Video_1_Real-Time and Dynamically Consistent Estimation of Muscle Forces Using a Moving Horizon EMG-Marker Tracking Algorithm—Application to Upper Lim.AVI (4.49 MB)
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Video_1_Real-Time and Dynamically Consistent Estimation of Muscle Forces Using a Moving Horizon EMG-Marker Tracking Algorithm—Application to Upper Limb Biomechanics.AVI

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posted on 17.02.2021, 16:57 authored by François Bailly, Amedeo Ceglia, Benjamin Michaud, Dominique M. Rouleau, Mickael Begon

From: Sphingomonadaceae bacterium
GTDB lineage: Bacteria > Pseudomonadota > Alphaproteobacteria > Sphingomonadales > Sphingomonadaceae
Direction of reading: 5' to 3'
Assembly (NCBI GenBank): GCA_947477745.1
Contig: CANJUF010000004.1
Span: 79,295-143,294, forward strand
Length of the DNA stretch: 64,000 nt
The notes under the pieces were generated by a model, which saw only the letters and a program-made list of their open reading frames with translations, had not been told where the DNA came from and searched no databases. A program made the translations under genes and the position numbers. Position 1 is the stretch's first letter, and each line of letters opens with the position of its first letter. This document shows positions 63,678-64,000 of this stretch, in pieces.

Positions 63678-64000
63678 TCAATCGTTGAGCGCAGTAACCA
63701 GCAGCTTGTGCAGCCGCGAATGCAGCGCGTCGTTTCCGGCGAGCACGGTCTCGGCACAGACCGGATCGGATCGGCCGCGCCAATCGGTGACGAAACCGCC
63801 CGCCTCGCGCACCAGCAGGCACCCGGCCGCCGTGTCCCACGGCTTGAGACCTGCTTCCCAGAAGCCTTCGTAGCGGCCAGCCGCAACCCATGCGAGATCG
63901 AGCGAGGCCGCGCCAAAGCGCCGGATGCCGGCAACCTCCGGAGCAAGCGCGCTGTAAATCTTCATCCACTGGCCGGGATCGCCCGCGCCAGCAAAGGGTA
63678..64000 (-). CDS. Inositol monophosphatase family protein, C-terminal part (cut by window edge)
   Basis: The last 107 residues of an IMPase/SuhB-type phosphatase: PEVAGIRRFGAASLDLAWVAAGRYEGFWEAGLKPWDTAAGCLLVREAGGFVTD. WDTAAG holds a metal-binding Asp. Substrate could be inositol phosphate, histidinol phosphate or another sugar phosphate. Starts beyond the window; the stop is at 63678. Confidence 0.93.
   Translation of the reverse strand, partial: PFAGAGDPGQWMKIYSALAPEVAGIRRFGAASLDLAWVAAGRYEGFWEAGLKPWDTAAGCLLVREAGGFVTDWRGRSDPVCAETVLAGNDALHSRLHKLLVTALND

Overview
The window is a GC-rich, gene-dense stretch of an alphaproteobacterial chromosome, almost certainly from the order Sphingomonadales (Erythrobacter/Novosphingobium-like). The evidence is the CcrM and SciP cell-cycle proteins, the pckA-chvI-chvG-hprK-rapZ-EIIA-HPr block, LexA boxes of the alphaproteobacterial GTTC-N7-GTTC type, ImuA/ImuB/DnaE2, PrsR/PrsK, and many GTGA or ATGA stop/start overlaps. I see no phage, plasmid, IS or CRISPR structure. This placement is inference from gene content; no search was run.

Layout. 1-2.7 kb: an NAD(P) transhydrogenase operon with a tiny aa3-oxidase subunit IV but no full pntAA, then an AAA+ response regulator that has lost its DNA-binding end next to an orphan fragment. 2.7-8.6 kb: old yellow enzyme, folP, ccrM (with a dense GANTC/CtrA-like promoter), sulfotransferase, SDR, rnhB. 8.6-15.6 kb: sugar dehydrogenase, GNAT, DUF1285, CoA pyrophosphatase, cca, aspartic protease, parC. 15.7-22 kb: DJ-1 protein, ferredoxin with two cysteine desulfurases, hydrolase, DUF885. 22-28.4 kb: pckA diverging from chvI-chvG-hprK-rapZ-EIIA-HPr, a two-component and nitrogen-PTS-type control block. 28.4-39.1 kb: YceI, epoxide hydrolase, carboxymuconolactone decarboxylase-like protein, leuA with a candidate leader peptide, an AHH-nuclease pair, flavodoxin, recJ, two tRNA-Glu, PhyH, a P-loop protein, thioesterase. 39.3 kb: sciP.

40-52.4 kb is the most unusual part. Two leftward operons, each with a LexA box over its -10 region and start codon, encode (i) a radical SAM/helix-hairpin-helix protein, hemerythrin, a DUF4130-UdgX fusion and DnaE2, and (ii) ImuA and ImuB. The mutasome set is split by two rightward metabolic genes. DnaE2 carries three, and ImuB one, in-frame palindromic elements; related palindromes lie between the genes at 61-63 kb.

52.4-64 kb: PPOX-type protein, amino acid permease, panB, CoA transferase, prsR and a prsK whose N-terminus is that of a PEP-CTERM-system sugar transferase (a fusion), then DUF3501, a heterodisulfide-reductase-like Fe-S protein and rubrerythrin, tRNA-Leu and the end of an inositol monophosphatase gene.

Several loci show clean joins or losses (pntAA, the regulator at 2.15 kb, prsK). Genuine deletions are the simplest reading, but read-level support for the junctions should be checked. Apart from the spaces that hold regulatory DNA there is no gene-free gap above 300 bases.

Real-time biofeedback of muscle forces should help clinicians adapt their movement recommendations. Because these forces cannot directly be measured, researchers have developed numerical models and methods informed by electromyography (EMG) and body kinematics to estimate them. Among these methods, static optimization is the most computationally efficient and widely used. However, it suffers from limitation, namely: unrealistic joint torques computation, non-physiological muscle forces estimates and inconsistent for motions inducing co-contraction. Forward approaches, relying on numerical optimal control, address some of these issues, providing dynamically consistent estimates of muscle forces. However, they result in a high computational cost increase, apparently disqualifying them for real-time applications. However, this computational cost can be reduced by combining the implementation of a moving horizon estimation (MHE) and advanced optimization tools. Our objective was to assess the feasibility and accuracy of muscle forces estimation in real-time, using a MHE. To this end, a 4-DoFs arm actuated by 19 Hill-type muscle lines of action was modeled for simulating a set of reference motions, with corresponding EMG signals and markers positions. Excitation- and activation-driven models were tested to assess the effects of model complexity. Four levels of co-contraction, EMG noise and marker noise were simulated, to run the estimator under 64 different conditions, 30 times each. The MHE problem was implemented with three cost functions: EMG-markers tracking (high and low weight on markers) and marker-tracking with least-squared muscle excitations. For the excitation-driven model, a 7-frame MHE was selected as it allowed the estimator to run at 24 Hz (faster than biofeedback standard) while ensuring the lowest RMSE on estimates in noiseless conditions. This corresponds to a 3,500-fold speed improvement in comparison to state-of-the-art equivalent approaches. When adding experimental-like noise to the reference data, estimation error on muscle forces ranged from 1 to 30 N when tracking EMG signals and from 8 to 50 N (highly impacted by the co-contraction level) when muscle excitations were minimized. Statistical analysis was conducted to report significant effects of the problem conditions on the estimates. To conclude, the presented MHE implementation proved to be promising for real-time muscle forces estimation in experimental-like noise conditions, such as in biofeedback applications.

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